allergy-friendliness in Austria
One of my favorite places on Earth is the area where Austria meets Germany: Salzburg, Bavaria, Tyrol – I love them all. Just can’t get enough of those magnificent mountains, peaceful forests and friendly people. Many say that Germans are cold, but every time I meet them, I’m positively surprised. Who knows what’s the trick. Anyway, being a tourist there is an absolute hit, trust me.
Last week we were on a little holiday and spent a few days in Innsbruck and in it’s region. I’ve been many-many times to Austria and Germany, but yet this trip was special: I’m on a strict gluten-, milk-, egg- and corn-free diet and I’m trying to eat low-carb as well – while traveling. I know it’s almost hopeless. But I thought “It’s not that bad, I’m sure we’ll find a huge variation of freefrom products everywhere”. (Don’t hold your cynical laughter, it’s not good for your health.)
My emergency food kit lasted for two days, and we explored in the meantime all the options one with food allergies has in a small village. Here comes a short summary 😉
Spar and Interspar
We visited 4 of them, but even the bigger ones had the same amount of Schär’s gluten-free products as the smaller ones. And they didn’t take a huge space, only two or three shelves. One could find gluten-free bread, cornflakes, cookies and sometimes muffins. All of them had egg and/or corn flour in them. And lots of sugar too.
Good news: we could find gluten- and milk-free products from Alpro in every store. I just love their desserts!
We were in a big store, but they had the same things as Spar, only on a longer shelf. I saw Oreo-like gluten-free cookies (made from corn starch and eggs) and my heart broke into small, Oreo-shaped pieces.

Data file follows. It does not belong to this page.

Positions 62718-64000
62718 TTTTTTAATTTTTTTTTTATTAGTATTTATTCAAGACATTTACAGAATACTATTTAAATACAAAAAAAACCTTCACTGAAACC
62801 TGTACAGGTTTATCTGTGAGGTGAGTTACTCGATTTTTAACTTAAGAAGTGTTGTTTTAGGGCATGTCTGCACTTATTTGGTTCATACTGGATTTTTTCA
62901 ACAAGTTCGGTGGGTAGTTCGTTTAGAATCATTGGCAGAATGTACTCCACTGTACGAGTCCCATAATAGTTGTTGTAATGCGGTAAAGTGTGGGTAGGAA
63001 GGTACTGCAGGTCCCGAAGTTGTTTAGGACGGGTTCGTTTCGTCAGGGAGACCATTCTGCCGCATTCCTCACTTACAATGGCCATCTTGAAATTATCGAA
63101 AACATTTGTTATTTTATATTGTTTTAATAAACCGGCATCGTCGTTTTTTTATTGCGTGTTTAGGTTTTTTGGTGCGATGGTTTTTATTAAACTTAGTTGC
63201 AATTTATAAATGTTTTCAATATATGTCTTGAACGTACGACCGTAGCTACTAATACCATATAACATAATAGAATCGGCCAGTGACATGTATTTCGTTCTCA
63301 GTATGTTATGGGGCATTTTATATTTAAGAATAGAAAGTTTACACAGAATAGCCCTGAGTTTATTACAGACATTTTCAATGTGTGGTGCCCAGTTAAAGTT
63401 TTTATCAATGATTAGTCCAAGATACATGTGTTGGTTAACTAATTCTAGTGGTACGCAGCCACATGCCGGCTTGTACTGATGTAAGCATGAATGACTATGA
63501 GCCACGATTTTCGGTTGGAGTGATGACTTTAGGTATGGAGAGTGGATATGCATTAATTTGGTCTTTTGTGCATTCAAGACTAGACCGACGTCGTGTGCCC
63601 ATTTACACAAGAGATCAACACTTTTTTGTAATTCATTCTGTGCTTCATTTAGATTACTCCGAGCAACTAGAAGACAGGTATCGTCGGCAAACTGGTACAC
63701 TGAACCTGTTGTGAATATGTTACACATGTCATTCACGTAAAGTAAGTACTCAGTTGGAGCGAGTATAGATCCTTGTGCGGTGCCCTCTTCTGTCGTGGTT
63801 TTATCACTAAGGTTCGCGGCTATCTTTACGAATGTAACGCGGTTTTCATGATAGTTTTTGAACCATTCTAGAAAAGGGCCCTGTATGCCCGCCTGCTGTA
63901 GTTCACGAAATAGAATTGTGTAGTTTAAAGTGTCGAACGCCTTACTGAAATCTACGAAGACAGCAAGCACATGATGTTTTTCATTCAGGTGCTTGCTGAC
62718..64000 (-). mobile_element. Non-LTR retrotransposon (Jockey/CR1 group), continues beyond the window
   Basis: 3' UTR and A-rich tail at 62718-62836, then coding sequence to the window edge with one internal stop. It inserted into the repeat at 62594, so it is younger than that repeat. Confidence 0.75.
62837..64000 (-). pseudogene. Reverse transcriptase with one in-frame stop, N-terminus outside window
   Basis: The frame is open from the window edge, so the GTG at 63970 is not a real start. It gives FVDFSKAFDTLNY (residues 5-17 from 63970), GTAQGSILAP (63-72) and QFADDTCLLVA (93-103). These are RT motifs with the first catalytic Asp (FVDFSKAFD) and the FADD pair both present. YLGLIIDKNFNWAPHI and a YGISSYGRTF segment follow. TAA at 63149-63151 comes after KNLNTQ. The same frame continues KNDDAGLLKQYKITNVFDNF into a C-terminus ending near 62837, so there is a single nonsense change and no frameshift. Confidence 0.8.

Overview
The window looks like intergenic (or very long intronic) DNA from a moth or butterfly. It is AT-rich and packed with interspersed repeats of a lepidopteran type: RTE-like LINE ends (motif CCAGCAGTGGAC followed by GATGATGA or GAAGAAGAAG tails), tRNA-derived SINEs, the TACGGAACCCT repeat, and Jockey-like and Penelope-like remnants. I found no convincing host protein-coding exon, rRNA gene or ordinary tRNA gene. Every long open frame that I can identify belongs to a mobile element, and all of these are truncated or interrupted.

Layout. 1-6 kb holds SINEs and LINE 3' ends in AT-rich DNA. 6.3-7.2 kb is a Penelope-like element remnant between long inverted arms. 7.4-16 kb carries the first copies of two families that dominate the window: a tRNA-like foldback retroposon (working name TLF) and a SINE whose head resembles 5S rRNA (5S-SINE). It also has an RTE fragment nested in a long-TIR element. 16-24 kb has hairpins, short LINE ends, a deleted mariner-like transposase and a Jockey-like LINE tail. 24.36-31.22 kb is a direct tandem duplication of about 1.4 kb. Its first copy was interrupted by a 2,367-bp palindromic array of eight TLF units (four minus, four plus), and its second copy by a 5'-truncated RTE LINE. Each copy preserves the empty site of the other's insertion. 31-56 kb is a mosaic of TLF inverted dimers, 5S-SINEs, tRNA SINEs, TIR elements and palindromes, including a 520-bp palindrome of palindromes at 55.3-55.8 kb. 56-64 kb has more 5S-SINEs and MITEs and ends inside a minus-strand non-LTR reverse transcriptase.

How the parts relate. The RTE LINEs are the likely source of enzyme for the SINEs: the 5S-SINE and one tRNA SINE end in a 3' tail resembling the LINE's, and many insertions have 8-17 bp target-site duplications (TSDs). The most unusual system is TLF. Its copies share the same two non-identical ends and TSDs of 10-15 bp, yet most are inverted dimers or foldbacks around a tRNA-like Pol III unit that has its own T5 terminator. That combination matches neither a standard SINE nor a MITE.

Hofer (alias Aldi) has it’s own gluten-free products, mostly desserts, but they have everything else (milk, egg, corn, sugar) in them. However before checking out I spotted a gluten-free and vegan goji bar, it tasted amazing!
I’m not sure where people who live on diet find the most important things which fit into their lifestyle, but I assume there are specialized shops and webshops for that.
After our semi-successful shopping I was positively surprised about the fact how conscious people in almost every restaurant are about food-allergies. In every menu the allergens were displayed clearly, in every restaurant with the same letters. See below:
A: gluten, B: shellfish (crustaceans), C: eggs, D: fish, E: peanuts, F: soya, G: milk, H: nuts, I: celery, J: mustard, K: sesame seeds, L: sulphur dioxide, M: lupin, N: shellfish (molluscs)
We bumped into one of those perfect places to eat and I was so thankful for that! It’s called MyIndigo and they can be found in Munich, Salzburg, Innsbruck, Köln and Hawaii. They had lots of freefrom meals, and something for everyone: vegans, meat-eaters, sushi lovers, salad enthusiasts, etc. Peter ate beef curry, I had a huge salad with lentils and everything. I want to go back to Innsbruck just because of that restaurant. I just have to.
We stayed at a little pension in Pertisau (that place was true magic – see the pictures below). The lady who ran the hotel arranged gluten-free bread for me for every breakfast, it was not her fault that my first meal of the day looked like that without our emergency food supplies:
I think most of the hotels are pretty flexible regarding food intolerance, e.g. if you book a room in a family-run hotel, chances are high that you’ll get a personalized breakfast if you ask for it.
And now let’s round up this post with our pictures of Austria 🙂